Malankara World Journal - Christian Spirituality from a Jacobite and Orthodox Perspective
Malankara World Journal
Themes: Jesus Walks on Water, Road To Emmaus
Volume 7 No. 414 May 5, 2017
II. Lectionary Reflections - Matthew 14:22-33

Authority in Turbulent Times!

by Thomas Beam

Gospel: Matthew 14:22-33

Then he (Jesus) made the disciples get into the boat and go before him to the other side, while he dismissed the crowds. And after he had dismissed the crowds, he went up on the mountain by himself to pray. When evening came, he was there alone, but the boat by this time was many furlongs distant from the land, beaten by the waves; for the wind was against them.

And in the fourth watch of the night he came to them, walking on the sea. But when the disciples saw him walking on the sea, they were terrified, saying, "It is a ghost!" And they cried out for fear. But immediately he spoke to them, saying, "Take heart, it is I; have no fear."

And Peter answered him, "Lord, if it is you, bid me come to you on the water." He said, "Come."

So Peter got out of the boat and walked on the water and came to Jesus; but when he saw the wind, he was afraid, and beginning to sink he cried out, "Lord, save me."

Jesus immediately reached out his hand and caught him, saying to him, "O man of little faith, why did you doubt?" And when they got into the boat, the wind ceased. And those in the boat worshiped him, saying, "Truly you are the Son of God."
(Matthew 14:22-33)

Overwhelming Authority…

In this Gospel reading our spoken witness provides us with a word portrait of our Lord and his power over all creation…

This text was likely written by Matthew's church in Antioch of Syria within in the eighth decade of the first century. The script faithfully repeats a story told decades earlier in the Markan gospel. That earlier witness was penned in Alexandria, Egypt. We consider then, that Mark's writing was likely one of the sources used by our Matthean writer. The story was also found as penned at the cusp of the next century in brief account in the Gospel According to Saint John. Somewhat startlingly, however, is that the account does not appear in Luke's gospel. This is so, even though Luke is believed to be written during the same decade as Matthew's gospel, and that Lukan writer seemingly used much the same resources. Thus, we might rightly ask, "Why was this wonderful historical tradition included in Matthew and not in Luke?"

I believe the answer to this question is found only when we consider the community of the writings. Was a conflict or consensus present that made Matthew include this section and the following story? Did it address an issue that was not important for the emergent churches of Luke?

While it may have been a simple practicality that made Luke omit the account, possibly because of space limitations in the parchment they had available… in my opinion it seems more likely that there was an issue of authority challenge going on in Matthew's audience. This issue was seemingly not important for Lukan communities, but was far more important for Matthew. The population of the church in ancient Syria was challenged far more by traditional Hebrew politics and theology than Luke's communities. Here we see that the text we examine today, not found in Luke, does firmly establish the authority of Jesus over all of creation.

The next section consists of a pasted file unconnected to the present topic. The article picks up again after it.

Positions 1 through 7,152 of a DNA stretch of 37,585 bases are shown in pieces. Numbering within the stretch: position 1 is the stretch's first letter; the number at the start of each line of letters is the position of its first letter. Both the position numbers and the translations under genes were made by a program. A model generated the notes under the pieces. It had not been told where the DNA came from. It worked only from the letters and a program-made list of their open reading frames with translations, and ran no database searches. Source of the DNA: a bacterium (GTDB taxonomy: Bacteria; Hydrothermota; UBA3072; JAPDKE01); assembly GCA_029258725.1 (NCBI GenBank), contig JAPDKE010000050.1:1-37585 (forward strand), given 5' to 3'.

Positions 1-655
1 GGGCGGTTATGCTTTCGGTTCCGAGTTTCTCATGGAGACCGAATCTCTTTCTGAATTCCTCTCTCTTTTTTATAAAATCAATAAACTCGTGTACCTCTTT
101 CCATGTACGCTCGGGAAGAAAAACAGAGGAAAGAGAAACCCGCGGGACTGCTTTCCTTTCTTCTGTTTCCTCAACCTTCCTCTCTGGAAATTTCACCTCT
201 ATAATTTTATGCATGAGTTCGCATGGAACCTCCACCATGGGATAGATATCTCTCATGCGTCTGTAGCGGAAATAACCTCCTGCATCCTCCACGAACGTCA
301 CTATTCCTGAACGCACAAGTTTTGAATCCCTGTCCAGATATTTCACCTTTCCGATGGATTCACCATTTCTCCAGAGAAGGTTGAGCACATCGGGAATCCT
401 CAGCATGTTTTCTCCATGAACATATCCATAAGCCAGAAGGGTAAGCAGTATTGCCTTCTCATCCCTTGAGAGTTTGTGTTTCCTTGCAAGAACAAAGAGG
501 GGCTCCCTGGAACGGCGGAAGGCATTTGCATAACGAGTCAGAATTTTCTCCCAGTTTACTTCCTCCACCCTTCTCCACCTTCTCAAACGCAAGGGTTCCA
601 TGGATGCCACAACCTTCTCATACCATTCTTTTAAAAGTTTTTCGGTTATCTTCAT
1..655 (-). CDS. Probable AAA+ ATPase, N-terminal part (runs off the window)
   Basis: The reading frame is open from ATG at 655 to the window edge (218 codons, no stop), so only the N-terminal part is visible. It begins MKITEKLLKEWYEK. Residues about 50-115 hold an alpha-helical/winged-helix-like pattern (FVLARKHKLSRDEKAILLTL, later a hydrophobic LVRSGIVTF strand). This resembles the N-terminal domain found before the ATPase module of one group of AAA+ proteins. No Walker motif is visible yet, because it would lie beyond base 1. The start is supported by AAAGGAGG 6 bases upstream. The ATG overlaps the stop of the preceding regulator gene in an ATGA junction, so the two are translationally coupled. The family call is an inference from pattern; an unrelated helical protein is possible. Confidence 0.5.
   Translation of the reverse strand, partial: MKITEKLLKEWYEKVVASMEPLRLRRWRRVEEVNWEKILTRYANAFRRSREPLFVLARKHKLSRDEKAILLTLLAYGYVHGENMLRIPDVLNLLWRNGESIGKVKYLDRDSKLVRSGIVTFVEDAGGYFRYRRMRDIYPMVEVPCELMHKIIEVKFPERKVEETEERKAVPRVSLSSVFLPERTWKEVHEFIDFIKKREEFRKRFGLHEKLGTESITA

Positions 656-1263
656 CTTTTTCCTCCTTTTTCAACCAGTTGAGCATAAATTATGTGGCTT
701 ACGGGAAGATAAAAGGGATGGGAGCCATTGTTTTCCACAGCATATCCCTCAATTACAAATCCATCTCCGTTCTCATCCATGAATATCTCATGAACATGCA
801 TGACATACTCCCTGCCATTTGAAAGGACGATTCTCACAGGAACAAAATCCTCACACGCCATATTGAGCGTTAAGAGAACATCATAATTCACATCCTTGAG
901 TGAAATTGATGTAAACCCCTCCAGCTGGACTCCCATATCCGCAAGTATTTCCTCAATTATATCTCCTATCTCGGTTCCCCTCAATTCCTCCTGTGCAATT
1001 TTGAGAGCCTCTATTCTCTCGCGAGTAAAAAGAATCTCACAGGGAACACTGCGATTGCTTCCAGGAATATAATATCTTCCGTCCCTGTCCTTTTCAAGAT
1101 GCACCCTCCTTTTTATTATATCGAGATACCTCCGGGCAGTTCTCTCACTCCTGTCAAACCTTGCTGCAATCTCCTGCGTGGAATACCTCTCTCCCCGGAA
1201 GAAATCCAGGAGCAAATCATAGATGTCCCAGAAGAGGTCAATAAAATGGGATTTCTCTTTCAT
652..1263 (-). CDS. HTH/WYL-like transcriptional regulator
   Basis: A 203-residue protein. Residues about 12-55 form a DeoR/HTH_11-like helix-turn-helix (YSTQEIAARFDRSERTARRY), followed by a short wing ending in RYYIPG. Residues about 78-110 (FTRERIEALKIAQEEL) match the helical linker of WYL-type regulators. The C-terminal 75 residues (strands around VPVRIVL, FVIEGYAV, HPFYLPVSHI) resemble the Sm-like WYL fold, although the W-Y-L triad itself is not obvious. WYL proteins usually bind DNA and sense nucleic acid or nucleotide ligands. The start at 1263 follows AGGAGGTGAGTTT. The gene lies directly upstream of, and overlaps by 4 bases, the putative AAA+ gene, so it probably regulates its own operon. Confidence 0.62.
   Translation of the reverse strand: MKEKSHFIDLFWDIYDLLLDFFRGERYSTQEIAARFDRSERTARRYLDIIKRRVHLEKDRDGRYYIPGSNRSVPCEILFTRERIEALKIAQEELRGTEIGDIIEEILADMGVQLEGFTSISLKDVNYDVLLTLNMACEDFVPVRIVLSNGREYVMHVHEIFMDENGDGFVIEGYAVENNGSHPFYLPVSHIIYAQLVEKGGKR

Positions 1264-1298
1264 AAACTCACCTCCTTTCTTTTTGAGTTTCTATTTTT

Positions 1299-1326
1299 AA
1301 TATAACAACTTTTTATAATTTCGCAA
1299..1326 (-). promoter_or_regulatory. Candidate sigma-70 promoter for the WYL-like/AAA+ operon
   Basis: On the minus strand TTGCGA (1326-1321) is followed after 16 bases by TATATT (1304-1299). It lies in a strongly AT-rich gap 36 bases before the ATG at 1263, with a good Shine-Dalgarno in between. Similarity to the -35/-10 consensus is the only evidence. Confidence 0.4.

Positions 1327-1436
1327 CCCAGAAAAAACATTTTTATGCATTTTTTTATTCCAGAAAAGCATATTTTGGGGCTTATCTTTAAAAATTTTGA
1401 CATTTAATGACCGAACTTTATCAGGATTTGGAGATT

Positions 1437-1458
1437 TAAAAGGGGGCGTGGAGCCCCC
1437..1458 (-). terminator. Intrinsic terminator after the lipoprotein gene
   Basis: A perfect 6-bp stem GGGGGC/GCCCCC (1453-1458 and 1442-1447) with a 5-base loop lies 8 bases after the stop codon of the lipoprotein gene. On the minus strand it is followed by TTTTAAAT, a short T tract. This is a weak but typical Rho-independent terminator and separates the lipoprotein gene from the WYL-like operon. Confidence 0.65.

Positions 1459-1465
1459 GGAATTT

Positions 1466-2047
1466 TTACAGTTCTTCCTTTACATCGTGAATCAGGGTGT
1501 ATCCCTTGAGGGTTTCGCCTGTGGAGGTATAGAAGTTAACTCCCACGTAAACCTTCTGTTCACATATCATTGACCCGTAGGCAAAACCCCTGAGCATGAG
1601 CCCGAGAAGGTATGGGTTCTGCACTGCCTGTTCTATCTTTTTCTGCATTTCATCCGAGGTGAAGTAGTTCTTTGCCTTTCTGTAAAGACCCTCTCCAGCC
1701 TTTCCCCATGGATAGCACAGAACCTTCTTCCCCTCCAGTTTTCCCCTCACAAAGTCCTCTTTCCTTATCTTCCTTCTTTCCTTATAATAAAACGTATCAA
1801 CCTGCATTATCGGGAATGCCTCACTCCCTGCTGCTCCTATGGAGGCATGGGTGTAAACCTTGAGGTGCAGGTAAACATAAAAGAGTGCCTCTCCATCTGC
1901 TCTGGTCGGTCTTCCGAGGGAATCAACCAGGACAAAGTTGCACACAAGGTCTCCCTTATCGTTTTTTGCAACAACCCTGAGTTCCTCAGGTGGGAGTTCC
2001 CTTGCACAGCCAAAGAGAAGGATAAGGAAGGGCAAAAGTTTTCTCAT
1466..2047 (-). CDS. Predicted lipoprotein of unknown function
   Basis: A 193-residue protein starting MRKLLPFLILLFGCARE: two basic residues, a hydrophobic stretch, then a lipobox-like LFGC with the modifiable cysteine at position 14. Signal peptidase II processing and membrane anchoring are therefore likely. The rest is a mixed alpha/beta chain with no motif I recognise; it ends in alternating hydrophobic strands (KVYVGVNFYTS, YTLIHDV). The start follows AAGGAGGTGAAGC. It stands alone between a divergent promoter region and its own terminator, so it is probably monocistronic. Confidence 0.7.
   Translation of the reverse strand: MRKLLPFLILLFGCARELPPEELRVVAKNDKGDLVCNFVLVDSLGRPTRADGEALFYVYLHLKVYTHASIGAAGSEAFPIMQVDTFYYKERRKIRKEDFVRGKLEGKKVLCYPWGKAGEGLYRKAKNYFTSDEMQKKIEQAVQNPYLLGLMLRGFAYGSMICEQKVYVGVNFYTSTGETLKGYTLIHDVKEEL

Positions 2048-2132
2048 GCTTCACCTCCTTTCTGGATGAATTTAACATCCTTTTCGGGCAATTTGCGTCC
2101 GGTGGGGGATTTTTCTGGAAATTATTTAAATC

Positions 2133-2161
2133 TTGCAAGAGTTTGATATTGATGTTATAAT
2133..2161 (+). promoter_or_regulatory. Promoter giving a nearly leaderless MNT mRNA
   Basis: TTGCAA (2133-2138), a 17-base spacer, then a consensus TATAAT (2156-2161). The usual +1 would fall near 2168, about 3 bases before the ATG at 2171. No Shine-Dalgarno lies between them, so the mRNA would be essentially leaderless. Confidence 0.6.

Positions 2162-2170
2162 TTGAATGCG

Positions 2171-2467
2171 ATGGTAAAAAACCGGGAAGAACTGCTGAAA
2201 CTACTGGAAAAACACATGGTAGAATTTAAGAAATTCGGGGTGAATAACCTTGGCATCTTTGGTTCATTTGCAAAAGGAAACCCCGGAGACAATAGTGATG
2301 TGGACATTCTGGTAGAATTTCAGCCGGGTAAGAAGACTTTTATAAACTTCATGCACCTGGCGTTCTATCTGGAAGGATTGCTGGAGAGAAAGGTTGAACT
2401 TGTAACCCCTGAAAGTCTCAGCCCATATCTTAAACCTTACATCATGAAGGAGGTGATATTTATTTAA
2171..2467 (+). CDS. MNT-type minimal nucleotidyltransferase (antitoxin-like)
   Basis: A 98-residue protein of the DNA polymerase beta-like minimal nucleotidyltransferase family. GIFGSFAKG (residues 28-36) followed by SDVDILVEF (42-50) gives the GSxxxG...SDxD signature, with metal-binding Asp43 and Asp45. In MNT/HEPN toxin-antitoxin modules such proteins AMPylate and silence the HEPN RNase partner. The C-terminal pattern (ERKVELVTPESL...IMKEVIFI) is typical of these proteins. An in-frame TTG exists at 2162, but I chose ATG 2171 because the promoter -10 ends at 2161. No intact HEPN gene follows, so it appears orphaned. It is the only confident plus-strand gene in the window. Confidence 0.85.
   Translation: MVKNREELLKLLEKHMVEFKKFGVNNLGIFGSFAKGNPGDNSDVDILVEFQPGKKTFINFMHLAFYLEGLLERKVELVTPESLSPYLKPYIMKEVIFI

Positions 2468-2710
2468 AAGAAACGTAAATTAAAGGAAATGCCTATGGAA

We read in this story echoed from the Markan tradition, how Jesus went "alone" to the mountain to pray. Meanwhile the disciples rowed a good distance out from the seashore on their own. To me this sounds uncomfortably a lot like any church population that leaves the sanctuary on any given Sunday. But we know that here, in somewhat prophetic fashion for any person or church trying to go it alone, the waves described in the story became very violent. We may ask, "How violent?" I say.., "Very violent!"

Look closely and compare from the story in Mark (Mark 6:45-52). We note a slight change of text for the writing of the Matthean church! In Mark the church made their way "painfully" as the waves flowed "against" them. Here in Matthew, however, we note with emphasis that they were "beaten" by the waves. Though this linguistic difference seems subtle, I think it is surely significant for us as we consider this text. We can ask, "Was Matthew's church beginning to encounter a greater storm in later decades than their earlier counterparts found within Mark's church in Egypt?" For our initial purpose here, let us assume so.

We follow this assumption with the fact that in both accounts the environment portrayed was "dark", so much so that it was the DARKEST… the fourth watch of the night. It was during this time of deep mystical uncertainty that our Lord came to them… striding as Master upon the turbulent water. Jesus thus demonstrated his power over the natural forces of creation… even those that cause death. Note here, that Matthew does not relate that he immediately calmed the waters. The gospel writer instead tells us that the disciples first thought that he was a fearful ghost (Greek - phantasma). Indeed of such horrid ghastly were phenomena, like mermaids, who would lure and drag pre-scientific souls from the nave of their boat into the realm of the sea dragon.

However, in answer to their cry, Jesus walked upon the turbulent water. He drew near and his words echoed perfectly… repeated exactly from Mark's gospel. Our Lord stated to the Matthean church community going through a dark time of authoritative uncertainty… "Take heart, it is I; have no fear."

Graceful Salvation!

We note with great importance here… that the second part of the story was read initially only to the Matthean church of the late first century. It was written during a time when waves of stress and persecution were growing high for those early Christians. The reading gives credence to my thoughts that this is why the second scene, not found in the other gospels, related the story of Peter's watery walk. It was told to a church who had inherited the traditions and stories of that great disciple. Matthew told his church of the startling and miraculous event. He wrote about how blessed Peter got out of the boat… and surprisingly walked on water in faith. But consider the mind of the hearer! Even the one upon whom Jesus told he would build his church, soon found the watery tempest is a bit more than his belief could handle.